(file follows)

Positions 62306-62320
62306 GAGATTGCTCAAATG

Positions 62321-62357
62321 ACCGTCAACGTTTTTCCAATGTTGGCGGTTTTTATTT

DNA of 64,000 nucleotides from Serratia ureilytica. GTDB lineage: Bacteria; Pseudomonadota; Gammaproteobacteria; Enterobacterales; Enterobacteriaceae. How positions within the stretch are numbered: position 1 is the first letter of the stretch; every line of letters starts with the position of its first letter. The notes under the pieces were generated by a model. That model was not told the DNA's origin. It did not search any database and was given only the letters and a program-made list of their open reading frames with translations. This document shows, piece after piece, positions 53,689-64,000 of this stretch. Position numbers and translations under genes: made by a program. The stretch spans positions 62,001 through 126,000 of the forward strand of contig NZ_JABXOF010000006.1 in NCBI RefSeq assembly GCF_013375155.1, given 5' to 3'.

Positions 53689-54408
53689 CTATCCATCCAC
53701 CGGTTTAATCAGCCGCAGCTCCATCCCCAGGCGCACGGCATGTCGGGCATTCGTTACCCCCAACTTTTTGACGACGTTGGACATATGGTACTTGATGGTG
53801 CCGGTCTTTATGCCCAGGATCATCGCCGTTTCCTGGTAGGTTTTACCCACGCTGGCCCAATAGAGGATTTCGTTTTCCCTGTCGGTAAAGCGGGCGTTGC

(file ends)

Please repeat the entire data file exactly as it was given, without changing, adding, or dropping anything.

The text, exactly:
Positions 62306-62320
62306 GAGATTGCTCAAATG

Positions 62321-62357
62321 ACCGTCAACGTTTTTCCAATGTTGGCGGTTTTTATTT

DNA of 64,000 nucleotides from Serratia ureilytica. GTDB lineage: Bacteria; Pseudomonadota; Gammaproteobacteria; Enterobacterales; Enterobacteriaceae. How positions within the stretch are numbered: position 1 is the first letter of the stretch; every line of letters starts with the position of its first letter. The notes under the pieces were generated by a model. That model was not told the DNA's origin. It did not search any database and was given only the letters and a program-made list of their open reading frames with translations. This document shows, piece after piece, positions 53,689-64,000 of this stretch. Position numbers and translations under genes: made by a program. The stretch spans positions 62,001 through 126,000 of the forward strand of contig NZ_JABXOF010000006.1 in NCBI RefSeq assembly GCF_013375155.1, given 5' to 3'.

Positions 53689-54408
53689 CTATCCATCCAC
53701 CGGTTTAATCAGCCGCAGCTCCATCCCCAGGCGCACGGCATGTCGGGCATTCGTTACCCCCAACTTTTTGACGACGTTGGACATATGGTACTTGATGGTG
53801 CCGGTCTTTATGCCCAGGATCATCGCCGTTTCCTGGTAGGTTTTACCCACGCTGGCCCAATAGAGGATTTCGTTTTCCCTGTCGGTAAAGCGGGCGTTGC